Ms. Faith Ruth Roessel, of Bethesda, Maryland, is a member of the Navajo Nation and is a native of Round Rock, Arizona on the Navajo reservation. Appointed by Secretary of the Interior Bruce Babbitt, she is the chair of the Indian Arts and Crafts Board of the Department of the Interior. She served as Special Assistant to Secretary Babbitt from 1995-1997, and previously was Deputy Assistant Secretary for Indian Affairs. She has served as Director of the Navajo Nation's Washington, DC office, as a senior staff attorney at the Native American Rights Fund, and as a legislative assistant to Senator Jeff Bingaman. She serves on several national boards, including the Child Welfare League of America, Americans for Indian Opportunity, and is a former board member of the American Bar Association's Commission on Opportunities for Minorities in the Profession, during which time she also chaired the Multicultural Women Attorneys Network. Ms. Roessel received a B.A. degree from Fort Lewis College and a J.D. degree from the University of New Mexico Law School.
Dr. Karl Stauber, of St. Paul, Minnesota, is the President of the Northwest Area Foundation, where he is responsible for long-range program development, administrative and financial management, and community relations. Prior to his appointment as president, Dr. Stauber served as a senior appointee in the Clinton Administration at the United States Department of Agriculture. He was the first Senate-confirmed, Under Secretary for Research, Education, and Economics. Previously, he was Deputy Under Secretary for Rural Development at USDA. He received a B.A. from the University of North Carolina, a certificate from the Program for Management Development at Harvard Business School, and a Ph.D. from the Union Institute in Cincinnati.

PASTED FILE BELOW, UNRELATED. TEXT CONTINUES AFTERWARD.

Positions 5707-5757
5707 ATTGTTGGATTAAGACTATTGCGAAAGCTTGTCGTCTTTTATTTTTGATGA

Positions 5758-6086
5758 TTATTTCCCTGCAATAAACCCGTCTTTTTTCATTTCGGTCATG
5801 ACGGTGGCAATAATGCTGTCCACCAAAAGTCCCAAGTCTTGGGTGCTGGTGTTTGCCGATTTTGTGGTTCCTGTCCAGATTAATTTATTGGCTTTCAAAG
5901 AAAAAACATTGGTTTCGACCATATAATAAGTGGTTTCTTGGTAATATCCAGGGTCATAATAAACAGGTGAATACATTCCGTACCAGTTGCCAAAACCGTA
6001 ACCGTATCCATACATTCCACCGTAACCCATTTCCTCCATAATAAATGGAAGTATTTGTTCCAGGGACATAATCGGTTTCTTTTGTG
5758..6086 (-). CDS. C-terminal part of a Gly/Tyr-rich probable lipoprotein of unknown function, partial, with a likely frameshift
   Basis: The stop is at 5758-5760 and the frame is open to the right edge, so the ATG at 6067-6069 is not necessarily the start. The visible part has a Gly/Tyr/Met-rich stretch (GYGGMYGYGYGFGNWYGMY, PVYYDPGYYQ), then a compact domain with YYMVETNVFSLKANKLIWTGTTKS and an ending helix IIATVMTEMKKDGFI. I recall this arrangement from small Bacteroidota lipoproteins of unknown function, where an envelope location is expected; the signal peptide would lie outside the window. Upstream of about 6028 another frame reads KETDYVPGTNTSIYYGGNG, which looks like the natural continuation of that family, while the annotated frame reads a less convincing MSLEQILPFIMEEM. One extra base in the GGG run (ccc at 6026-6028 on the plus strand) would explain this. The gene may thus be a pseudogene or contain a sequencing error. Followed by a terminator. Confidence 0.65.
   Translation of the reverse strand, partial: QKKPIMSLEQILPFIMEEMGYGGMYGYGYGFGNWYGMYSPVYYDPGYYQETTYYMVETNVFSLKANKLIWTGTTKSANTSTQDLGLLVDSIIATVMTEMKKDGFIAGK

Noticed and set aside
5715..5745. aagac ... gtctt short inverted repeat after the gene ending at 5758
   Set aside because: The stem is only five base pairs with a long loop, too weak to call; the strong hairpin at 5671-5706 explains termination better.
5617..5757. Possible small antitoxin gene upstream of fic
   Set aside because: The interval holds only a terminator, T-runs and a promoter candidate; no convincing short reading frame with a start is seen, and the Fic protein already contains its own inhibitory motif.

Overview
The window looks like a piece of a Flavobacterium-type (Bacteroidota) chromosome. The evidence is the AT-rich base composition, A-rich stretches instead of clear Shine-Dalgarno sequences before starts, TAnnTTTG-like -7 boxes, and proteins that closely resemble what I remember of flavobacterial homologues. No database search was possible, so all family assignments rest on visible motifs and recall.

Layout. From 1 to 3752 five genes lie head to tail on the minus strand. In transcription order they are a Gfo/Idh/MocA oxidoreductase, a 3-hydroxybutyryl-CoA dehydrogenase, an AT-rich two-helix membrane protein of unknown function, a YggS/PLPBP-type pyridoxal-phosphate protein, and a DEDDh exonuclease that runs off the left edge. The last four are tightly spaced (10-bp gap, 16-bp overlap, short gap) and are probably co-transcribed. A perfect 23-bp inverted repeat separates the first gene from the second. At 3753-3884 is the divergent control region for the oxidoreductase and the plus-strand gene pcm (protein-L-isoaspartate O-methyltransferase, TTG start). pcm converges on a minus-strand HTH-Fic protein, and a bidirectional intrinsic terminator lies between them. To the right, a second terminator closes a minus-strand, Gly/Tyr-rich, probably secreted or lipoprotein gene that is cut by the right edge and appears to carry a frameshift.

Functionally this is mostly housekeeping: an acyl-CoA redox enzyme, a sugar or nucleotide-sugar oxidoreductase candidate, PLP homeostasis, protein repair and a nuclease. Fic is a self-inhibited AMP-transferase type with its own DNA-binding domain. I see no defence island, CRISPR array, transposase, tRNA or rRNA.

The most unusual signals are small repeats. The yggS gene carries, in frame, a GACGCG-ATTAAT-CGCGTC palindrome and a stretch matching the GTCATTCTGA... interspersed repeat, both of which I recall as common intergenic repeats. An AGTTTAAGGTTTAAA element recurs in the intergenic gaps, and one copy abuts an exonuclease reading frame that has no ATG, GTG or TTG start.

Mr. Richard Trudell, of Oakland, California, is the Executive Director and principal founder of the American Indian Lawyer Training Program, Inc (AILTP), and its American Indian Resources Institute (AIRI). He has served as a special advisor to the Mashantucket Pequot Tribal Nation. In 1993, he served as chairman of the search committee for the Director of the Indian Health Service, a branch of the U.S. Department of Health and Human Services. Mr. Trudell received a B.S. degree from San Jose State University in 1969 and a J.D. degree from Catholic University in 1972.
Congressman Patrick Williams, of Missoula, Montana, is Senior Fellow at the Center of the Rocky Mountain West and teaches at the University of Montana. Congressman Williams represented Montana in the United States House of Representatives from 1979-1997, including positions as Deputy Whip and chairman of the Committee on Post Secondary Education. At present he is a member of the Board of the National Association of Job Corps and a member of the Association of Governing Boards of Higher Education.
Under Executive Order 13021, the Board of Advisors on Tribal Colleges and Universities provides advice regarding the progress made by Federal agencies to improve access to Federal resources and programs for tribal colleges and universities. It seeks increased recognition of Tribal Colleges and Universities, access to opportunities afforded other institutions, and Federal resources committed to them on a continuing basis. It promotes access to high-quality education for economically disadvantaged students as well as the preservation and revitalization of American Indian and Alaska Native languages and cultural traditions. The Board also explores innovative approaches for linking tribal colleges with early childhood, elementary, and secondary education programs.